Looking for a sleep tip you haven't already tried? We asked experts what really works.
You probably know most of the classic advice for getting a better night's sleep: Keep your bedroom cool, avoid electronic screens before bed, and limit your caffeine intake in the second half of the day, for starters. But when even those tried-and-true tips simply don't cut it, what else can you do to catch more Zzs?
From simple lifestyle tweaks to promising new drugs on the horizon, scientists have plenty of theories about what might help people struggling with insomnia, sleep apnea, and other disorders that keep millions of Americans from getting their recommended 7 to 8 hours of quality shut-eye a night. We looked at some of the latest research and asked experts to weigh in on what actually helps.
Leaving your bedroom door open
A small recent study published in the journal Indoor Air found that when people slept with their bedroom doors and windows closed, they had in their bedrooms—which indicates poor ventilation, say the study authors. People also woke more often throughout the night when their windows and doors were closed.
“Poor ventilation implies there could be a build-up of several chemicals in the room that are likely to impact health, focus, ability to relax, et cetera,” says study author Asit Mishra, PhD, a researcher at Eindhoven University of Technology in the Netherlands. “When we note high levels of CO2 in a bedroom, it is likely that the occupant would not have had as rela sleep as he or she may otherwise have had.” Excess carbon dioxide might also affect how refreshed people feel the next day, Mishra adds, although the study did not test for this.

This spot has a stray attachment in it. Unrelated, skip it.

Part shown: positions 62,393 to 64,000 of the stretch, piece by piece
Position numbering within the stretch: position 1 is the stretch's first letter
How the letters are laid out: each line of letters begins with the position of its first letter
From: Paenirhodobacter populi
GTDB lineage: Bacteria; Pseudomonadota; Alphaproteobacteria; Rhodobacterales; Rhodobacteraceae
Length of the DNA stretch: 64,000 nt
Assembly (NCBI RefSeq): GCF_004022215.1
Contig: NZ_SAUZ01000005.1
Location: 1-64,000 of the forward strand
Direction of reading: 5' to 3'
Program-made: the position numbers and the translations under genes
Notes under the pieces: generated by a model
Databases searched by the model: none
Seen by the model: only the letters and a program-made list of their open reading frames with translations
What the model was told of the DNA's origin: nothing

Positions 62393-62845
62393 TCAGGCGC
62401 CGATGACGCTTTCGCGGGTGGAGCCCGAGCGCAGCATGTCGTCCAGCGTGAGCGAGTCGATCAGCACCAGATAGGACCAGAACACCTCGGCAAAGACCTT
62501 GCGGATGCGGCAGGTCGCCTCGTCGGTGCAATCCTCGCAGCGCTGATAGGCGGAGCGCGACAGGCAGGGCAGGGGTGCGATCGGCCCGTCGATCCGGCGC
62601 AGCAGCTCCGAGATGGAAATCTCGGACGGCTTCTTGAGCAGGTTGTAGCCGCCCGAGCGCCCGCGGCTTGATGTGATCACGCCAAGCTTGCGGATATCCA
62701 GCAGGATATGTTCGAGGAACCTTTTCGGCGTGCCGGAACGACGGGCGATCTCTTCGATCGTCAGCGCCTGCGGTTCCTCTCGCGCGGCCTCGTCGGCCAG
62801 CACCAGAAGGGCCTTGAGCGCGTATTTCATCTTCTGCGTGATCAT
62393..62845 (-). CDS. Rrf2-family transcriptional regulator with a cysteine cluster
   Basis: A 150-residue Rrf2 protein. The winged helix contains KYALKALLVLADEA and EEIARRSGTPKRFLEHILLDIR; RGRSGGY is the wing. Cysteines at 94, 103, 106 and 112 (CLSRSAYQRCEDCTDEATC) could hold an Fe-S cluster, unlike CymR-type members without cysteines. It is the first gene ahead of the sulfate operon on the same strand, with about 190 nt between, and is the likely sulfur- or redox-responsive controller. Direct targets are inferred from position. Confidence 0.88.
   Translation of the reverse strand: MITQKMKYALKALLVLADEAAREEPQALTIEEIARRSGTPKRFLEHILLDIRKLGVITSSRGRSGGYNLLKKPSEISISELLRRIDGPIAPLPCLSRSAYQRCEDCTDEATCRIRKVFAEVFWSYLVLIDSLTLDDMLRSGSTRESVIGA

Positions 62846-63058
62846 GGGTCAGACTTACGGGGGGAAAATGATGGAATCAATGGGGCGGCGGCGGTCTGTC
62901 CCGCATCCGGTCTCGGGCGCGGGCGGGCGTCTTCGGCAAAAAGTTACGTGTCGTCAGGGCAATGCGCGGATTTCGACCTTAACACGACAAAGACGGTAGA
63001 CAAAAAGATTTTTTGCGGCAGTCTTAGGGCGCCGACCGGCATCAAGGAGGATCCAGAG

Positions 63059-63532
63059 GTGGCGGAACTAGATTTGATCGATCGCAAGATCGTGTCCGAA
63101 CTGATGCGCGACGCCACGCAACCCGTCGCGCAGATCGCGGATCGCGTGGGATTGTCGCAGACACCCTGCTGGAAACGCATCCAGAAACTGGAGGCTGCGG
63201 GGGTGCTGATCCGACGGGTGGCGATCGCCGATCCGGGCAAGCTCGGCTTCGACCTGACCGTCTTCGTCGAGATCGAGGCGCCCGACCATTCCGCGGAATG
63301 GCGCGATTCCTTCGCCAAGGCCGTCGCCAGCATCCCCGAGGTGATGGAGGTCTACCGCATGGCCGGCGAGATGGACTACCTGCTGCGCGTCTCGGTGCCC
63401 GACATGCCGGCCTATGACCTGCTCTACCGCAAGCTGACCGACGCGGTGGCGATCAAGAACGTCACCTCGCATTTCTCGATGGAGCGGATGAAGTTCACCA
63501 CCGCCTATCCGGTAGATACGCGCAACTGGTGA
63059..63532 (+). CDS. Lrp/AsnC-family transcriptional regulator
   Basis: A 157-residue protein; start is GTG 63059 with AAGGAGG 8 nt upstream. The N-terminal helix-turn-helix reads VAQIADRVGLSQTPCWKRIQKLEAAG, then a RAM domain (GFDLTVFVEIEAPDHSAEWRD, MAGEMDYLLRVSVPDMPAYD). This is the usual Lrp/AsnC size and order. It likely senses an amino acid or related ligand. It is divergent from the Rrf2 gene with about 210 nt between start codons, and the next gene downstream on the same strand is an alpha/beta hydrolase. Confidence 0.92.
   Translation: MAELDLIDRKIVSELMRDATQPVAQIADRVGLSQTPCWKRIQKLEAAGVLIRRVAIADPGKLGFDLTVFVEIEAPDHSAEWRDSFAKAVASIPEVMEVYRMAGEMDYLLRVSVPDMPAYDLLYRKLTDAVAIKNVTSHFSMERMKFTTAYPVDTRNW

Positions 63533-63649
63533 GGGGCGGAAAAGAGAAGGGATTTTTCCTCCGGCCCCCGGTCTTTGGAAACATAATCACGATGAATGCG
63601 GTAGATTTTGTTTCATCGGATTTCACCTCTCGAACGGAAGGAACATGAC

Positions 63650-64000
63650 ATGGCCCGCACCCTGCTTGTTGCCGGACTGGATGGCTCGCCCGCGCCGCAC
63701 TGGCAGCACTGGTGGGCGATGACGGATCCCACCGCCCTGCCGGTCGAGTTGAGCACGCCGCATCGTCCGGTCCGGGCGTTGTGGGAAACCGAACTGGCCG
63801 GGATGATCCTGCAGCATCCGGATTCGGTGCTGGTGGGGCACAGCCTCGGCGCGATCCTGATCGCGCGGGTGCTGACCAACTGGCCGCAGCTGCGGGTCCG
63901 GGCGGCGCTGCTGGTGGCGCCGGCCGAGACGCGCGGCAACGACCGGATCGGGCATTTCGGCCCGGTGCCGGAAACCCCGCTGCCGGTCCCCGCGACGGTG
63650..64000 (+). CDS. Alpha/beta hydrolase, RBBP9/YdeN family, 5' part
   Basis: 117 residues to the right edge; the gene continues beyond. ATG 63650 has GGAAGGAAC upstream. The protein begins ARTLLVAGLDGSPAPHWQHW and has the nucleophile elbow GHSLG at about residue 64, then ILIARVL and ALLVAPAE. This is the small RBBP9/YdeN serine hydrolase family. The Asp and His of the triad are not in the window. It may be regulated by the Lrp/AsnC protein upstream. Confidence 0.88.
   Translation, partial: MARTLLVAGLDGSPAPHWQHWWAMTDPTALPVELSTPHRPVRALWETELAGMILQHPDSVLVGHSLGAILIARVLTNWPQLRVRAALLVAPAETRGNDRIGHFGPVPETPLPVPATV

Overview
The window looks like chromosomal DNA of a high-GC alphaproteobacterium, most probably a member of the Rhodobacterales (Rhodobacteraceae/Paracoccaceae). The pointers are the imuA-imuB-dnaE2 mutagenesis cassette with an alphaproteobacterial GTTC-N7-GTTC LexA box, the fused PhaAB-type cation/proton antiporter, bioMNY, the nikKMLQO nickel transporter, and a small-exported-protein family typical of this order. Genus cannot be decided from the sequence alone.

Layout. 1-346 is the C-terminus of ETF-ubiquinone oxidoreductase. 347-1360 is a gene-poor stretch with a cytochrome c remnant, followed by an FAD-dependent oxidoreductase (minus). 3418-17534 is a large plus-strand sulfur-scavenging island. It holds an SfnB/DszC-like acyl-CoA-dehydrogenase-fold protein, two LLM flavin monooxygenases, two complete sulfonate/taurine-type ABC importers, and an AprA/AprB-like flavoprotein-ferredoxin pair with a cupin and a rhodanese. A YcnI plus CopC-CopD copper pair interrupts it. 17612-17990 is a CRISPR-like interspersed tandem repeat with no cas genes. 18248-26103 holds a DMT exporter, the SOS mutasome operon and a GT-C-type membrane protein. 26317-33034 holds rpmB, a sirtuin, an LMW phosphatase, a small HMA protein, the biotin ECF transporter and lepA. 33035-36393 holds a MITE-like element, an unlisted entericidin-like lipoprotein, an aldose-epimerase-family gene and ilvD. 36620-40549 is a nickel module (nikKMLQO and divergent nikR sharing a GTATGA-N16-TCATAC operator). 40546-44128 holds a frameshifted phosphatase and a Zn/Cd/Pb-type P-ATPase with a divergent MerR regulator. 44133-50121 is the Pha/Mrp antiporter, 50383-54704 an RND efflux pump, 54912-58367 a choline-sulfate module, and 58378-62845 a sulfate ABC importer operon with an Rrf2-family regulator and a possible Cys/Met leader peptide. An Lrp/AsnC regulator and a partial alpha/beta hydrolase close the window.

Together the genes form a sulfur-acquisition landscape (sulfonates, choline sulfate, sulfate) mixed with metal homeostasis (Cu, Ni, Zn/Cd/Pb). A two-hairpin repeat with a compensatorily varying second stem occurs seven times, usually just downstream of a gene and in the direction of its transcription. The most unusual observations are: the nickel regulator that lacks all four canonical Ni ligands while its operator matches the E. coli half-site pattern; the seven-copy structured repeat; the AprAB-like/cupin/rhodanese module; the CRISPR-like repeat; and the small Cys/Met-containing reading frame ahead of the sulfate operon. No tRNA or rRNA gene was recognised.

If noise, security, or weather keeps you from opening your bedroom windows, Mishra says that leaving your bedroom door ajar is probably enough to improve ventilation. “Bedding can also gather quite a concentration of dust particles and possibly pollutant species,” he says, “so keeping them clean is also a useful step toward better sleep.”
A warm bath before bed
As you prepare for sleep, your core body temperature drops. You can help that process along, experts say, by warming up before bed with a hot bath.
“Body temperature can correlate with circadian rhythms, so as it starts to drop after the bath it can facilitate the onset of sleep,” says Jason Ong, PhD, associate professor of neurology and sleep medicine at Northwestern University’s Feinberg School of Medicine. “The key is to take it early enough—about 75 to 90 minutes before bed—so your temperature is already falling when you get into bed.”
Studies to date have focused on taking baths before bed, rather than showers. But some experts believe that taking a would have similar effects. Even if not, says Ong, a hot shower can have a rela effect and may help you wind down before bed. (Just don’t go to bed with wet hair!)
RELATED: 5 Ways to Upgrade Your Next Bath
Ditching your sleep tracker
Investing in an activity tracker that monitors sleep may seem like a smart move, but it also has the potential to backfire. “A lot of sleep problems are made worse when people become obsessed and want to analyze every detail,” says Ong.
Plus, he adds, consumer wearables aren’t terribly accurate when it comes to sleep. “They can give you a general sense of your sleep/wake patterns over time,” he says, “but they’re not great at telling the difference between when you’re laying in bed and when you’re actually asleep.”